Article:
So I started researching. The first thing that comes up when you type in certain behaviors is “narcissist.” And I was like, “Okay, what is that?” And the list of things completely… He nailed every single one of them. I’m like, “Okay, now I’m really in trouble. I really need to find a counselor now.” I started to want to live again because before that, I sunk. The monster got me and I was like, “You know what? I may as well just die because that’s the only way out where I’m going to be accepted by God. And then maybe even not,” depending on who you talk to about that.
And I just slowly started making progress, and actually, my boss started seeing things on camera during meetings, staff meetings and stuff. He would be behind me, like, lurking in the shadows behind me, and he would say things and she just picked up on a lot of it. And so she reached out to me privately and said, “What’s going on?” And I said, “Here’s what’s happening. I have an appointment with a counselor. I’ve been trying to get an advocate. There’s none available in our county.”
And so she helped me create a file and we called it the pickle file. And we started putting everything that I was going to need in the pickle file. It was hidden on my work computer, so he didn’t have access to it. And we just started. I started telling people the truth, I started letting my family know what was happening and building my support group.
NATALIE: Why was it called a pickle file, just curiously?
STACIE: Just because, well, I work in food, so it was like, “Okay, we’ve got to name it something that is food related,” so we called it the pickle file.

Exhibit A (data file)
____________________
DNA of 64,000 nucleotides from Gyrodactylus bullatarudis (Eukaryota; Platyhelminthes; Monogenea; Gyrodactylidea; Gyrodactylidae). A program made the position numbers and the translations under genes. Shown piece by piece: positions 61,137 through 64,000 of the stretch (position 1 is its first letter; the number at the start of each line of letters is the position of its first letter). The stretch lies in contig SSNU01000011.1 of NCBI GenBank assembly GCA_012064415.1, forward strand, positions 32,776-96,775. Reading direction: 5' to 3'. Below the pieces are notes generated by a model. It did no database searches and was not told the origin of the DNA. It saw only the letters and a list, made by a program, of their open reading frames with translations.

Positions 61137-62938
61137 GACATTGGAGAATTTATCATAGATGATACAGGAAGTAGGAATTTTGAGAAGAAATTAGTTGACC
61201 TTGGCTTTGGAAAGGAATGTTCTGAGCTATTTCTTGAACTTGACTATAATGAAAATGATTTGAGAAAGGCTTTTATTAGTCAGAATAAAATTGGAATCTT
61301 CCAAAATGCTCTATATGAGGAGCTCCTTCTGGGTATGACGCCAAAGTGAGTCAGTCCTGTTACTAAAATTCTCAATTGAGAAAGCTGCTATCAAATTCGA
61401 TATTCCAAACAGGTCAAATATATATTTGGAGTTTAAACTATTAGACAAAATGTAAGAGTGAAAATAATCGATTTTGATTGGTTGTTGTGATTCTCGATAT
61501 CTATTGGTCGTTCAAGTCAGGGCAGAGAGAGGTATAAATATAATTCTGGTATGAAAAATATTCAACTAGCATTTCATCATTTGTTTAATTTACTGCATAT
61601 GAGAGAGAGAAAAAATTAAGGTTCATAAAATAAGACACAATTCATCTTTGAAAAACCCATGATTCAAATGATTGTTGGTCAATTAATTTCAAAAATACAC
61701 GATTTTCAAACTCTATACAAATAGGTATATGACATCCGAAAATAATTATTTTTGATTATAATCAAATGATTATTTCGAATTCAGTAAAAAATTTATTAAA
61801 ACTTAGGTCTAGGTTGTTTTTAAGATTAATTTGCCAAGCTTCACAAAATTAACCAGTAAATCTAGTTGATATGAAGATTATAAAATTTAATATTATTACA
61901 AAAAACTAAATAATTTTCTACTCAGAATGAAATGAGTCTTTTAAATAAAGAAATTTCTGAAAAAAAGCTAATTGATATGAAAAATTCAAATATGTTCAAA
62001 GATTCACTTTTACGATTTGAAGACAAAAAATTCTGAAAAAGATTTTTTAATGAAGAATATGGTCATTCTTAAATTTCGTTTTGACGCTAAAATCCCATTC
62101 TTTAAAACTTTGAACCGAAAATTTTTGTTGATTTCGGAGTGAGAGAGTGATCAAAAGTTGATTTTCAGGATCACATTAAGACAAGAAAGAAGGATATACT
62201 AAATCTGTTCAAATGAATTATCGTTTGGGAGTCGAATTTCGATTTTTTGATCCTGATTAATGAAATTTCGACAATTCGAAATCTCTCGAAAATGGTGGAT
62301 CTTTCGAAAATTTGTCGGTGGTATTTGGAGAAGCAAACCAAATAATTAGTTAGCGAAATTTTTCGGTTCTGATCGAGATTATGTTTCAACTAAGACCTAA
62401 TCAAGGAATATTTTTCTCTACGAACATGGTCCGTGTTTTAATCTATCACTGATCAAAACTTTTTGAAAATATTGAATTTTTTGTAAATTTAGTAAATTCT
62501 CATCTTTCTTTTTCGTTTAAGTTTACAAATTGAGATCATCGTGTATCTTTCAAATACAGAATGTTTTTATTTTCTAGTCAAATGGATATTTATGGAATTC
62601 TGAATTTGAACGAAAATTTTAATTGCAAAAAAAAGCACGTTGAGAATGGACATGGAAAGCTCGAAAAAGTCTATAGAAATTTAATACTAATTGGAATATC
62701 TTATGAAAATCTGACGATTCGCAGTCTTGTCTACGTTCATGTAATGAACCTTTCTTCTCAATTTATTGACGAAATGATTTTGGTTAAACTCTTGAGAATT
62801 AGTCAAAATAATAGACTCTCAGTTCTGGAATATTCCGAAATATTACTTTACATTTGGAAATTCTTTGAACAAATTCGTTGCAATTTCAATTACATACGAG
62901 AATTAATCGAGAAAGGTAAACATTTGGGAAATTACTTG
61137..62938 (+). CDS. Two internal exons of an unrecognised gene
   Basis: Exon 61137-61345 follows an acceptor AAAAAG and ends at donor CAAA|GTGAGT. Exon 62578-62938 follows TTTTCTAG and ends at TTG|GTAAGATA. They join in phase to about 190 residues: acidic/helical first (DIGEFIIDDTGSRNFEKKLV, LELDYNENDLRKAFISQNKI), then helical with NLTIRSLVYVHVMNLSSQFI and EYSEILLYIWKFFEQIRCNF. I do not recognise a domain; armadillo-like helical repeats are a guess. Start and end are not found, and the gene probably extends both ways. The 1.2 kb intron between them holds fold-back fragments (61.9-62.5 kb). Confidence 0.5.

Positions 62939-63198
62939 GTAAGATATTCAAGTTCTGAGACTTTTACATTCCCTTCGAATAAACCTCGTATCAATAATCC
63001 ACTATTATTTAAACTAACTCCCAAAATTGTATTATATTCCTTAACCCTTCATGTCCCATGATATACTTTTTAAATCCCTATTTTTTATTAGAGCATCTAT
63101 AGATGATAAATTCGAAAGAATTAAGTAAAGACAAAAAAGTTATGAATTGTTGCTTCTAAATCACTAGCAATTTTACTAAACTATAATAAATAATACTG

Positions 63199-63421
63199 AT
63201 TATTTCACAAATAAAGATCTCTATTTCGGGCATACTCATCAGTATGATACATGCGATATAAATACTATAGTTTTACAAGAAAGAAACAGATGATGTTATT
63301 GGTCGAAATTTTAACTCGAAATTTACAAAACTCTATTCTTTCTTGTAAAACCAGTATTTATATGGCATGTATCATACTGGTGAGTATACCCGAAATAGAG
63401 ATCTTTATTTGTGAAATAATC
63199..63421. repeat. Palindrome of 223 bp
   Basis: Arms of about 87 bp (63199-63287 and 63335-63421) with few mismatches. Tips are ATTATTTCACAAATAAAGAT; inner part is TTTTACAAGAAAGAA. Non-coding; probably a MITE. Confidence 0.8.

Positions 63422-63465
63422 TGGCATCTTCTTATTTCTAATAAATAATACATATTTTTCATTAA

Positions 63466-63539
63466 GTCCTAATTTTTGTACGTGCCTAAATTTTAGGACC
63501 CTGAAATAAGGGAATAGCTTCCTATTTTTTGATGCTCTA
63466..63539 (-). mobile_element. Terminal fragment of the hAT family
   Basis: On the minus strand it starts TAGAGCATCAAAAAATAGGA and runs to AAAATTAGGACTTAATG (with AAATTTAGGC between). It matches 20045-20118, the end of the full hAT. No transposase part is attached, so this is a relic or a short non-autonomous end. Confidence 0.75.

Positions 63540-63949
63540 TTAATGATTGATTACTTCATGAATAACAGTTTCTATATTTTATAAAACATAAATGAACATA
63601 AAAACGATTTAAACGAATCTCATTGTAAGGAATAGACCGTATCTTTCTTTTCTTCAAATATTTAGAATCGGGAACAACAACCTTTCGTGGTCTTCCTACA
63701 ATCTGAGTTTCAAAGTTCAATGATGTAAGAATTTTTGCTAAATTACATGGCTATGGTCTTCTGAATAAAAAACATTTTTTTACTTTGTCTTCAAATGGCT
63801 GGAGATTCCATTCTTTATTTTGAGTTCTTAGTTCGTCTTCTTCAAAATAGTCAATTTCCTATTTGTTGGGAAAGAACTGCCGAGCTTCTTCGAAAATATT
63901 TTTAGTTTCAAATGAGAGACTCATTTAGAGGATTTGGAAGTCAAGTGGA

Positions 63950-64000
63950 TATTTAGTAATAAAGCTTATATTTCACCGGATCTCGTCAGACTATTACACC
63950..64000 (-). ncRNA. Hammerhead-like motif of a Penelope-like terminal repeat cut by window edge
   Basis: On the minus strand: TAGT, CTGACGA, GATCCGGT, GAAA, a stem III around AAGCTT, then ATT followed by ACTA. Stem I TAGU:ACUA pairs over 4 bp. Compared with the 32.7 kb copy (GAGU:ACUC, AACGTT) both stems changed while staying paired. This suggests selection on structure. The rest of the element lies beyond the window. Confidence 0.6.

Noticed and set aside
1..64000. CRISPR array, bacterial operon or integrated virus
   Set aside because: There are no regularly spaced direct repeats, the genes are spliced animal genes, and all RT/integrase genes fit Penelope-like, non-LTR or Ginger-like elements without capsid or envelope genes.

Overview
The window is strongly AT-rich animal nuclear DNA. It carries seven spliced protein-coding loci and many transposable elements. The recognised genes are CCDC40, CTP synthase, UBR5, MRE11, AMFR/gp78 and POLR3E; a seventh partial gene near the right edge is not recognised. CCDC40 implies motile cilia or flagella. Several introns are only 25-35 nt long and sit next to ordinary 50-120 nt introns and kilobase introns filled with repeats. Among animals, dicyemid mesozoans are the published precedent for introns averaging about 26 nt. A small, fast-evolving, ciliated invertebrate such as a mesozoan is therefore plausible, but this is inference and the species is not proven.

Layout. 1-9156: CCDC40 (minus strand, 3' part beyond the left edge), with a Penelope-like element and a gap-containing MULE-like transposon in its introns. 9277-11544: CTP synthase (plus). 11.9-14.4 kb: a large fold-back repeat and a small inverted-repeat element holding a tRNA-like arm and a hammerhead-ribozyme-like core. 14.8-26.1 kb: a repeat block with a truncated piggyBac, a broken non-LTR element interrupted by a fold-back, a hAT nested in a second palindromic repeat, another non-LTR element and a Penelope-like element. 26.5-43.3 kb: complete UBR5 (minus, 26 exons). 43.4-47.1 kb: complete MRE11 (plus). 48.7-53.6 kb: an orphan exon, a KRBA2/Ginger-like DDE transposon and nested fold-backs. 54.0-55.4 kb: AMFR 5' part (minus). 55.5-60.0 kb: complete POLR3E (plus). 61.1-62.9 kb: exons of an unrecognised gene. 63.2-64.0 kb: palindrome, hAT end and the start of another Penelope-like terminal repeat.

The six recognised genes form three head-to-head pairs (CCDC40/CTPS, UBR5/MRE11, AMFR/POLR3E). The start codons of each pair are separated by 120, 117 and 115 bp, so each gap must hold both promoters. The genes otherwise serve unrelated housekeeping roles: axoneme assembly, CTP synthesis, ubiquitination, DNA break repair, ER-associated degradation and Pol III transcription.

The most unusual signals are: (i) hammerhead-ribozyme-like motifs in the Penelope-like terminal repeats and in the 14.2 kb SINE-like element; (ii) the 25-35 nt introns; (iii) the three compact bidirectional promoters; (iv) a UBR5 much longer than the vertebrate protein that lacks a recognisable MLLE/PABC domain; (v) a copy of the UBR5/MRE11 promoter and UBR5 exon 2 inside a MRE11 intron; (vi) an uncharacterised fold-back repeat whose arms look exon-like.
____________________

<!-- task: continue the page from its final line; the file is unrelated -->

NATALIE: That won’t raise any suspicion.
STACIE: No, it still looks like work. But it housed all my stuff, and we would save things in crazy names. So it was like pickle cutting, sweet pickle cutting, dill pickle cutting, you know.
NATALIE: That is hilarious.
STACIE: Yeah, so that was entertaining. And I planned for a year. I planned for a year to get everything in order. And unfortunately one of his friends told him, “I can’t spend time with you anymore,” and he flipped out and started destroying property. I spent two weeks watching him destroy property in the backyard while I was working, and my counselor at the time said, “It’s time for you to get out. You need to leave right now. I’m afraid for your safety.” So I met with my support group and we came up with a plan. She had my dogs and my sister came and we loaded everything up in our two cars that I could take, and I went and lived with her.
NATALIE: Wow. Thank goodness for sisters.
STACIE: Yes — who care, right? Right, yeah.
NATALIE: So what was the hardest thing about getting out, and also tell us what was the most transformative thing for you?